Microsoft, ODF, Open XML, and Wikipedia

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I have mixed feelings about editing Wikipedia.

On one hand, if I think something should be in a particular piece, I’ll go ahead and edit it. On the other, it is frustrating when some anonymous person removes something that I think is important. I have no problems with it as a resource, because I never take it as the final answer on anything. Maybe that’s because I grew up in a household that had an encyclopedia printed 16 years before I was born.

Via Slashdot, there is news that Microsoft has tried to hire external people to “correct” any “misconceptions” about Open XML vs. ODF.

Think what you want about the various specs and the process (and there are an increasing number of people who have significant issues with Open XML and the process by which it was slammed through ECMA and now shoved into ISO), but stand up and say what you want to say in Wikipedia yourself. The gods of impartiality will correct you, whether or not you want this to happen.

Update: InfoWorld ran a story on this this afternoon: “Microsoft pays for Wikipedia edits: Software engineer was reportedly offered a contract by Microsoft to edit online entries about ODF and OOXML.” Here’s some absolutely free advice. The next time you look for someone who is “independent but friendly,” also add “and won’t write about it on O’Reilly.”

Also See: An “OOXML is a bad idea” blog entry compendium


  1. The thing that I seriously do not understand is why Microsoft wants to hire a proxy to do the editing for them? Why not do it themselves. Any self-respecting proxy will come upfront and acknowledge being paid by Microsoft to do it. If the proxy don’t and people find out Microsoft had been doing it, its reputation will be tarnished. And people will bring up again the strong suspicion that Microsoft had been hiring third parties to smear mud on others in the Massachusetts campaign against ODF. Either way, they lose.

    I hope, nope, I should say I am confident, that wikipedia editors will be impartial in handling this. My preferred way is to show both parties’ view on the topic, rather than a tit-for-tat war where you erase A and write B today, I erase B and rewrite A tomorrow and the cycle continues.

    Just take for example, the argument on OOXML and legacy document raised by Jelliffe. He thinks it is an error, I say it is a controversy. I agree with Jelliffe thinks application using OOXML technically need not parase those legacy tag, but to achieve the aim of the OOXML standard, i.e., 100% compatibility with legacy documents, you need to deal with them. I agree at present that entry needs to be clarified, i.e., why opponents thinks it is necessary to deal with the legacy tags, but to delete it will be wrong.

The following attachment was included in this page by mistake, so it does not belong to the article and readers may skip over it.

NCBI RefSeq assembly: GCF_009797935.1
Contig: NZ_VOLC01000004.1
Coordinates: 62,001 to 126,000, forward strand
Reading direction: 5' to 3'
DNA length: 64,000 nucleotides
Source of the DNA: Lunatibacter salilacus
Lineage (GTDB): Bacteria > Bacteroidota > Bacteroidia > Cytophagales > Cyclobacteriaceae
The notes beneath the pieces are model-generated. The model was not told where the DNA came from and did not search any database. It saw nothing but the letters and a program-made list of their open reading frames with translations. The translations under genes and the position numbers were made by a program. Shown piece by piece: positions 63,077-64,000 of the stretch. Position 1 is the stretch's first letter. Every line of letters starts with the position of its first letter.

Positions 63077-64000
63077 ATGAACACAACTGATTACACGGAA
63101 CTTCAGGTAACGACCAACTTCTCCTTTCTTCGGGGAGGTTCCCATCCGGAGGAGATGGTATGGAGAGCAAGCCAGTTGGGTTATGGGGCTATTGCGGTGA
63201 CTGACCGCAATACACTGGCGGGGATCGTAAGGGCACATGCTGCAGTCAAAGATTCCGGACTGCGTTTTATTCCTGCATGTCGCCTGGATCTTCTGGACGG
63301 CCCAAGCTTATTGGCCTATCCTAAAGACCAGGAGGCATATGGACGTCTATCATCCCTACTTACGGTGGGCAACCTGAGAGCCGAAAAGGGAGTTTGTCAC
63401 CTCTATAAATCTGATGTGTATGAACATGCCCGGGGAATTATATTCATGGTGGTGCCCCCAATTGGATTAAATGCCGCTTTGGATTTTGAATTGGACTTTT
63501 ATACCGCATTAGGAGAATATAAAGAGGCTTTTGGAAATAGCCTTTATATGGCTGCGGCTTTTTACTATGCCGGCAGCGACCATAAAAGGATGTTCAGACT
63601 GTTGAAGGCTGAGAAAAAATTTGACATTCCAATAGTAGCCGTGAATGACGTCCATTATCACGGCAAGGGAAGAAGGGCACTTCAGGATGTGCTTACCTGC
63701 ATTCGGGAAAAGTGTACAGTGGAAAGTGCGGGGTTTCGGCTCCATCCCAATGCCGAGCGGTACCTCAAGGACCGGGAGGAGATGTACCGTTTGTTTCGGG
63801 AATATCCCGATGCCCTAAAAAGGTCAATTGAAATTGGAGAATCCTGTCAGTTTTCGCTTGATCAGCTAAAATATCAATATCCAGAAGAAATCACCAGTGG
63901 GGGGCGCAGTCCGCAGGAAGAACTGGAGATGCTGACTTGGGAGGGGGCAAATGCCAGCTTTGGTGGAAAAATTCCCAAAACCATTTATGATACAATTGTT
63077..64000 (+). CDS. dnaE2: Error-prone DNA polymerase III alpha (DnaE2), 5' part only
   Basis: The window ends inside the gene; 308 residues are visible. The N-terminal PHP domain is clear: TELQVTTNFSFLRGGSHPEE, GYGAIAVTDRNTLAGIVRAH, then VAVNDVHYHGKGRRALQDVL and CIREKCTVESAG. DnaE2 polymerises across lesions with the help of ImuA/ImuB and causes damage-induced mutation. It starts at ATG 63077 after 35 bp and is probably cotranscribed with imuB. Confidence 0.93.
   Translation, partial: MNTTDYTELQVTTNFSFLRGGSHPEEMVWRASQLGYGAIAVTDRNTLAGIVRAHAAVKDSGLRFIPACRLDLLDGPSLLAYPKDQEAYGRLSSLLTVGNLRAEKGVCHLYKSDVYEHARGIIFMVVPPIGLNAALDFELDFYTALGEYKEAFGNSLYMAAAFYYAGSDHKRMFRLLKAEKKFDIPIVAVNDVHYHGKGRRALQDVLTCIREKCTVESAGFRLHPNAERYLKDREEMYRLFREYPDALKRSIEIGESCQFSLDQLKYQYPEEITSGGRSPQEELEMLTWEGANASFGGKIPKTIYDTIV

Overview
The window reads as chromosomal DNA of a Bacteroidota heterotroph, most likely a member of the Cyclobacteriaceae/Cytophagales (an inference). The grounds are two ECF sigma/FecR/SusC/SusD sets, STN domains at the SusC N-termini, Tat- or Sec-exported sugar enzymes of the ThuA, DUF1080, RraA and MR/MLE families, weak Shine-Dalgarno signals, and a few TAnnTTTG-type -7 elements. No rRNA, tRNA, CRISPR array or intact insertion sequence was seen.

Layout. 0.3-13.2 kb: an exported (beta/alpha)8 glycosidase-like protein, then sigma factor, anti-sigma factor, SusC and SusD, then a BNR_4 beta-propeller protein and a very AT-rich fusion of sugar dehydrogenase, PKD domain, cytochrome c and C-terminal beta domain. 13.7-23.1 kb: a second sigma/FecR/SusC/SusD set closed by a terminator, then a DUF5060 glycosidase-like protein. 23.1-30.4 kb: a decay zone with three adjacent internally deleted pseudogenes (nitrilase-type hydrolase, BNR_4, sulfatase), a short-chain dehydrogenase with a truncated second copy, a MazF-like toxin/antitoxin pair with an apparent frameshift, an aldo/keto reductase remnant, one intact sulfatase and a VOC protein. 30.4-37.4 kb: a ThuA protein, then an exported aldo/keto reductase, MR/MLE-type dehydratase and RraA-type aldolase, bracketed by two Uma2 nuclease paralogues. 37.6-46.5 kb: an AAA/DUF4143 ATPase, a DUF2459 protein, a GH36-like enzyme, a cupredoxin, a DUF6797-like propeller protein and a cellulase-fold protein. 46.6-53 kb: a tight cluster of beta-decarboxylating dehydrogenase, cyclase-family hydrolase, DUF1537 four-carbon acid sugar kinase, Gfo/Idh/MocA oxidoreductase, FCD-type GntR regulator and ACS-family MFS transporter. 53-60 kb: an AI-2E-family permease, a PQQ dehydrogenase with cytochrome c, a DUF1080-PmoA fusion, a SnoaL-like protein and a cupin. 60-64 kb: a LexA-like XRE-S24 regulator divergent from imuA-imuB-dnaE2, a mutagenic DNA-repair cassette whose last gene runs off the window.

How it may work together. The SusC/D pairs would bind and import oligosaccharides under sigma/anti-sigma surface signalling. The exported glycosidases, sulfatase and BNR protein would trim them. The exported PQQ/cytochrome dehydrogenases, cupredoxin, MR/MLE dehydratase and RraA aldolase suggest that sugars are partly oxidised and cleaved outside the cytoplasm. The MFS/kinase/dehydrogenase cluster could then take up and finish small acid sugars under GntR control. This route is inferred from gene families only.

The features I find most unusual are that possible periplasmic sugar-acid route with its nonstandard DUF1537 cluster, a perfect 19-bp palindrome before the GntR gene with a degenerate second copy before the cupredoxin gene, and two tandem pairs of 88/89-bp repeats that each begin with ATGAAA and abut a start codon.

2. Bob, I’m disappointed that, whatever you think about the steady-state process for Wikipedia, that you linked to Slashdot as authoritative when the original sources are available.

    Doug Mahugh, who was the Microsoft employee who contacted Rick Jeliffe, provides his account here:

    Rick gave his own account and Doug’s response on Slashdot is important (see Doug’s post for links).

    Also, the topic at hand is not just OOX – ODF. I think it matters with regard to factual treatment of OOX. I notice that the Wikipedia editors have also flagged the OOX article as requiring encyclopedia-appropriate narrative and being in need of revision. I suspect that if there is more editing, it will flex into multiple articles in the same way that ODF is treated in multiple Wikipedia entries.

    I don’t think of Wikipedia as a place to find definitive sources on OOX – ODF comparison, although I found the article that is there useful as an overview of the situation. Rick has noticed some problems worthy of correction (I’m not sure in which article):

  3. So how does Microsoft Office get onto people’s Personal Computers ?

    Last time they shipped a new version, there wasn’t much Internet around. People would have to go to places like PC World , take it off the shelf, and pay for it at a cash register. There must be a significant distribution channel; real people trucking boxes full of CDs around the world, starting at Redmond and ending at your friendly local retail store.

    Now, we’ve got broadband. I expect you can go to Microsoft’s web site, key in your credit card number, download the thing, burn it to your own CD or DVD; just like Apple’s IPod/Itunes. Maybe a little holographic sticker shows up in the mail a few days later. Visualised, virtualised, and automated.

    So, all the people who used to be in the channel, what do they do now ? Does Microsoft still have a use for them ? Do they get their money somehow , or are they thrown to the wolves ?

    I get the feeling that distribution channels are the key to as well as Microsoft Office. You can download from the “horse’s mouth” ; credit card not needed. Thankyou, Sun; a great way to spend a little part of your marketing budget. Probably the key to the ISO ODF XML versus Microsoft Office Open XML, too.

    The growth of the Internet changes things.

  4. Dennis, I did link to Jeliffe’s piece right after I linked to Slahdot. I mentioned them because that’s where I first heard of the the issue. Your link provides additional insight. Thanks.

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